Wound response after intraoperative radiotherapy

Research output: Contribution to journalArticle

Abstract

Activation of the inflammatory wound response after breast surgery has been proposed as one of the mechanisms that could stimulate breast cancer (BC) recurrence formation. This hypothesis well fits with the notion that tumors behave as "wounds that do not heal" and raised the idea that targeting the inflammatory wound response immediately after surgery could also impact on the formation of recurrences. Therefore, a clearer picture of the pathways activated by the inflammatory wound response in residual BC cells and in breast microenvironment is of primary relevance in order to identify new possible lines of therapeutic intervention. The introduction of intraoperative radiotherapy (IORT) in the clinical management of BC patients has not only allowed for treatment improvement of selected patients, but has also offered the unique opportunity to study the immediate effect of radiotherapy (RT) on human tissues, in vivo. One of the key unanswered questions regarding the irradiation of peri-tumoral breast tissue is whether RT could have other effects than mere cancer cell killing and how these additional effects impact on the wound response of BC patients. Here, we review the last evidences connecting breast surgery to the formation of BC recurrences and the effects of breast irradiation with IORT to the modification of the wound response. Moreover, we highlight the possibility to employ new specific peri-operative intervention that, by targeting the wound response in the appropriate window of time, administered alone or in association with IORT, may prevent BC recurrence formation.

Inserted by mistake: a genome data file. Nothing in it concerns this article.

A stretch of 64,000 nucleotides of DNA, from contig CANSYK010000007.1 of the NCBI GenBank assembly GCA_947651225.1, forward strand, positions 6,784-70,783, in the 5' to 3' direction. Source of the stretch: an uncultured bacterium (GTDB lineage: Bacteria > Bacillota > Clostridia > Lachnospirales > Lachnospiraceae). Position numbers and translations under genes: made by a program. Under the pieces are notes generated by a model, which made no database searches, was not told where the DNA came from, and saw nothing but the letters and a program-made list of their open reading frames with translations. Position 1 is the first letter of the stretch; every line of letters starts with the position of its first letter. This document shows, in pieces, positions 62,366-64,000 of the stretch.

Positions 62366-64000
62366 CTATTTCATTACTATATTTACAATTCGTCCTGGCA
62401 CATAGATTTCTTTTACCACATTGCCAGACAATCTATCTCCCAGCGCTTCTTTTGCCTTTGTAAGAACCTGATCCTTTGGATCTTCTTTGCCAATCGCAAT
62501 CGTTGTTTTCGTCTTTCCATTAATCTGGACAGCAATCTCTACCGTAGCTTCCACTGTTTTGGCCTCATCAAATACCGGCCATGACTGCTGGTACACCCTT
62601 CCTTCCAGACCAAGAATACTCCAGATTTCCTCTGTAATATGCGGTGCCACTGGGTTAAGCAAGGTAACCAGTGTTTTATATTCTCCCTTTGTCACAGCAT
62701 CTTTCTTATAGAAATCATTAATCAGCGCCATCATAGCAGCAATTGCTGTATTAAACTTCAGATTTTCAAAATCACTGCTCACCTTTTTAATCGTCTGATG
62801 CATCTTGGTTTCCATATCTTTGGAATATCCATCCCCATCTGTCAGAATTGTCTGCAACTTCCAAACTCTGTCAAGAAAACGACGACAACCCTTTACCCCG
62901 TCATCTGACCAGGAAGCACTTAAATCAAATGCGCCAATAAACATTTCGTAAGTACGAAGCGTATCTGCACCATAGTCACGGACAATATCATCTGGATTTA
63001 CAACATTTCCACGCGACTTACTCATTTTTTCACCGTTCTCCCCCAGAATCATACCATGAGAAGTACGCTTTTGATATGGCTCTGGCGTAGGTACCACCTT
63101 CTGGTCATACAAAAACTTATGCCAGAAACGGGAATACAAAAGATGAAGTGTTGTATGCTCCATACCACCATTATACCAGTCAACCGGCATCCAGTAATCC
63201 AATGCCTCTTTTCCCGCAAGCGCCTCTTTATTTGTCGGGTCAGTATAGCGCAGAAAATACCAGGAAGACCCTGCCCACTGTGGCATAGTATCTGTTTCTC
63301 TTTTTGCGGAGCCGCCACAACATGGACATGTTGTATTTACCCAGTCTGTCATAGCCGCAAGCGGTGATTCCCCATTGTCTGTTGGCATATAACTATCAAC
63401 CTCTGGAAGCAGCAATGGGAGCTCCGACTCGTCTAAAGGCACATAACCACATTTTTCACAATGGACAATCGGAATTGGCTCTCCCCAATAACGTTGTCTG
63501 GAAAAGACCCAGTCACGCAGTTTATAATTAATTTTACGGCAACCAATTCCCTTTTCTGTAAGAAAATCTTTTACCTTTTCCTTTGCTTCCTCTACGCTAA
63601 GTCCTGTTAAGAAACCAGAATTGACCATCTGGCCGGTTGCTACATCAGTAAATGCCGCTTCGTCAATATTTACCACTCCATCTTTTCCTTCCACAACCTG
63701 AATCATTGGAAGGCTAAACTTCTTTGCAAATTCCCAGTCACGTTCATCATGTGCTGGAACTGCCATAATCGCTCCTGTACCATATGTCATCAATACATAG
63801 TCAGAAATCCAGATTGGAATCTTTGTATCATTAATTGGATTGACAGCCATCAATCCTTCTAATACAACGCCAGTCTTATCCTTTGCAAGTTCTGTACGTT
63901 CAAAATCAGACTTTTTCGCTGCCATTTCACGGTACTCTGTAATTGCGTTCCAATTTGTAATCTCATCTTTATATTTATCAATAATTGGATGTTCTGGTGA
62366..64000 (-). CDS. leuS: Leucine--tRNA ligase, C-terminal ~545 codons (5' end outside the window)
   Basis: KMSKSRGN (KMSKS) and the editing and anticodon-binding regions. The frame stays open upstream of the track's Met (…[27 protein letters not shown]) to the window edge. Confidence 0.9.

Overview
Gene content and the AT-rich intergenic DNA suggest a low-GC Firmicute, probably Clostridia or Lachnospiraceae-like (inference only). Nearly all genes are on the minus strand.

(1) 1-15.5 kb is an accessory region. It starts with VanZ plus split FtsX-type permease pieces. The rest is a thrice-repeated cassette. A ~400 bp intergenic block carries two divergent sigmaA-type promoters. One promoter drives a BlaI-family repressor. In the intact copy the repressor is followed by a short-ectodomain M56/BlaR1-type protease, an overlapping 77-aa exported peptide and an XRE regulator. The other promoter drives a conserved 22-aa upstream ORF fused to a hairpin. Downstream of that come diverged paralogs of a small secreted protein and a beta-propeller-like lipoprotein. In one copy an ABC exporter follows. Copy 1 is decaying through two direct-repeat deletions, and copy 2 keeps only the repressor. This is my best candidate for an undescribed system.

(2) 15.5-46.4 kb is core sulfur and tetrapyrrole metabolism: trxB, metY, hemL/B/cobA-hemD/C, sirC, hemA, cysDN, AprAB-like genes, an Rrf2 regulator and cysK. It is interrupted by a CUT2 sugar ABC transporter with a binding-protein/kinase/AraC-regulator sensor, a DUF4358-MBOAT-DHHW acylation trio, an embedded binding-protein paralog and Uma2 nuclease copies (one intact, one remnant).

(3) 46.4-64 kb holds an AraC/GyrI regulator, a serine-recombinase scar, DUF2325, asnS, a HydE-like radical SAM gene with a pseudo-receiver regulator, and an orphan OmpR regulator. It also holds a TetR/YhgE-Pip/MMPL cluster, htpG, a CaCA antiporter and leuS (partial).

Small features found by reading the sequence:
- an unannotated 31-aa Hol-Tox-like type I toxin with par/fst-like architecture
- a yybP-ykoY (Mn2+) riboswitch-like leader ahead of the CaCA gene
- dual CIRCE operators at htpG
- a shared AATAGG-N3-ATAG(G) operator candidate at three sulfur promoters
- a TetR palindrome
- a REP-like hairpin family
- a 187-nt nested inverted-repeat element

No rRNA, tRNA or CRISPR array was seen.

Original languageEnglish
Pages (from-to)161-172
Number of pages12
JournalTranslational Cancer Research
Volume4
Issue number2
DOIs
Publication statusPublished - Apr 1 2015

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Keywords

  • Breast cancer (BC)
  • Intraoperative radiotherapy (IORT)
  • P70S6K1
  • STAT-3
  • Wound healing

ASJC Scopus subject areas

  • Oncology
  • Radiology Nuclear Medicine and imaging
  • Cancer Research

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